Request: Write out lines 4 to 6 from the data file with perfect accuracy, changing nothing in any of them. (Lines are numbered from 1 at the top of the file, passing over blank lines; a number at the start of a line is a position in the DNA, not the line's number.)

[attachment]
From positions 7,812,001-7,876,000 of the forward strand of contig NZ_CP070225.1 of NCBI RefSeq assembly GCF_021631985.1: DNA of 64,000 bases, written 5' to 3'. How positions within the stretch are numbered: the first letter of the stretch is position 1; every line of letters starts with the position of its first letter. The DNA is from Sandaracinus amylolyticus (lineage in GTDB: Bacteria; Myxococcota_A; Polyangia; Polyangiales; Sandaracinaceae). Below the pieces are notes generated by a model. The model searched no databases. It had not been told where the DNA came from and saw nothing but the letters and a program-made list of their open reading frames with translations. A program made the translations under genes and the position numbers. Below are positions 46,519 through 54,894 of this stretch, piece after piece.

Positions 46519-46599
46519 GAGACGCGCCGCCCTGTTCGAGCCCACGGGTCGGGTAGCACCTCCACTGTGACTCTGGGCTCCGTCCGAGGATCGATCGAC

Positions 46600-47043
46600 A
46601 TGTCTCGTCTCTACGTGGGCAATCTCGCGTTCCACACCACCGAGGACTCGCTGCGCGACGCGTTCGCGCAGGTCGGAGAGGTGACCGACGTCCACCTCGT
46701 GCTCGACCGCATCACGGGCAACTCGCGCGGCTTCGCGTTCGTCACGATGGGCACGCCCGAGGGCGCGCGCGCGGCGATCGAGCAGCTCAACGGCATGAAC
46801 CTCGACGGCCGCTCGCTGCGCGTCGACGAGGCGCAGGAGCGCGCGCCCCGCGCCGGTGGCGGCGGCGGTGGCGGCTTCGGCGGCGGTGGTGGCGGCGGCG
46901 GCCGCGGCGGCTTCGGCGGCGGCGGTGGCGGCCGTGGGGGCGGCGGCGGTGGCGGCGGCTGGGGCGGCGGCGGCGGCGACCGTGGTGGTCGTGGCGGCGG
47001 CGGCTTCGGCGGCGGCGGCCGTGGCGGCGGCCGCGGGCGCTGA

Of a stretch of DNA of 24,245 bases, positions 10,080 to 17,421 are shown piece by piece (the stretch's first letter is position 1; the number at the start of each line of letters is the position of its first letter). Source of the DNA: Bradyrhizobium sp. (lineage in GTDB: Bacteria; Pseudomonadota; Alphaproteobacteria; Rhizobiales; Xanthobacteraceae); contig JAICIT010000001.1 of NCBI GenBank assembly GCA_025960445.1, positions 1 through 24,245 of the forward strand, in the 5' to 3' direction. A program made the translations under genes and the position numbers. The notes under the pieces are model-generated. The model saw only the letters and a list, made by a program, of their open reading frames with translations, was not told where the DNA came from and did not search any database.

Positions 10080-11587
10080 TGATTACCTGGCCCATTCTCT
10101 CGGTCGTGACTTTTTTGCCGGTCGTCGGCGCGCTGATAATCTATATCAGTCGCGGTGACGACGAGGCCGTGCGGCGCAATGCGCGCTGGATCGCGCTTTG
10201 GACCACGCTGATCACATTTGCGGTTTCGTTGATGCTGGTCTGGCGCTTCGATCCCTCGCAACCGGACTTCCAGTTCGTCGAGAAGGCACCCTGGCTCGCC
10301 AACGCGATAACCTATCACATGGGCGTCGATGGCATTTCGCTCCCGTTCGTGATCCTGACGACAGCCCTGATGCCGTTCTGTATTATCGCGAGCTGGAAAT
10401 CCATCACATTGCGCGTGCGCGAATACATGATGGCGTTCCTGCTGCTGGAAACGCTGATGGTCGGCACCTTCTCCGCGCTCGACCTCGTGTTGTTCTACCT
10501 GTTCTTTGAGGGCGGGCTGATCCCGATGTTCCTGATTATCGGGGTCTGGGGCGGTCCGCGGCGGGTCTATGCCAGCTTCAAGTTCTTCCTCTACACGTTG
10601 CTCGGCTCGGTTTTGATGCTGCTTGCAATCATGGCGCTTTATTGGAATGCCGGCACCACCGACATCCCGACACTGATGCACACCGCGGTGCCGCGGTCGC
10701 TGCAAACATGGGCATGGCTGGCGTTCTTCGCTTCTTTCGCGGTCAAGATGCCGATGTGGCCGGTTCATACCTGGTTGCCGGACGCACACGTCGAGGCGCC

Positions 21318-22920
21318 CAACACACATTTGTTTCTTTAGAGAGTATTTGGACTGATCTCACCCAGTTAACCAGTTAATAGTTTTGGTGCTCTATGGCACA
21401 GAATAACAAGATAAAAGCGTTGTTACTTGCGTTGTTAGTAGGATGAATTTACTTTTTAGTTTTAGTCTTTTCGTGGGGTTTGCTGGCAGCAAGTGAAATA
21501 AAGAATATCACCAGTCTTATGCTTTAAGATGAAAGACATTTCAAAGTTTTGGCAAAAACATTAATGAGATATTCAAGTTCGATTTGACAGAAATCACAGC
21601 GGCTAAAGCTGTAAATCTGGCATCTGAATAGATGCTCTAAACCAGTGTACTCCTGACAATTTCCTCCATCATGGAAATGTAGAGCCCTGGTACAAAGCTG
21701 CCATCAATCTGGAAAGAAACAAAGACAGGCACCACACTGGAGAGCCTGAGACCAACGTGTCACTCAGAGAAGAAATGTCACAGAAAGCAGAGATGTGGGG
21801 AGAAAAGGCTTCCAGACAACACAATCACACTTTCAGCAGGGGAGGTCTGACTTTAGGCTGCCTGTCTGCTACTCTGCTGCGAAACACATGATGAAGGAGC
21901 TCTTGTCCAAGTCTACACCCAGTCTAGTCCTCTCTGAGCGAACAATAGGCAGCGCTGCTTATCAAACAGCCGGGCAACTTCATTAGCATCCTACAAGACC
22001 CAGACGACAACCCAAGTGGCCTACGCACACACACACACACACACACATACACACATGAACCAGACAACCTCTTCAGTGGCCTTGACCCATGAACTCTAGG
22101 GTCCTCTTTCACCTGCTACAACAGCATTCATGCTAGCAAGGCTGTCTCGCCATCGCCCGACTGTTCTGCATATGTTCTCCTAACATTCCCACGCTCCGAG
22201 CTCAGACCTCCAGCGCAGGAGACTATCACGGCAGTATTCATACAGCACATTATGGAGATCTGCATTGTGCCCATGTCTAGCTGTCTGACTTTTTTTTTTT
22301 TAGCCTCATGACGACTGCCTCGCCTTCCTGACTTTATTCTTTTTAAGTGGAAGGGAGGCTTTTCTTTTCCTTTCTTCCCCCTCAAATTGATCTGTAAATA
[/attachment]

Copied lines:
Positions 46600-47043
46600 A
46601 TGTCTCGTCTCTACGTGGGCAATCTCGCGTTCCACACCACCGAGGACTCGCTGCGCGACGCGTTCGCGCAGGTCGGAGAGGTGACCGACGTCCACCTCGT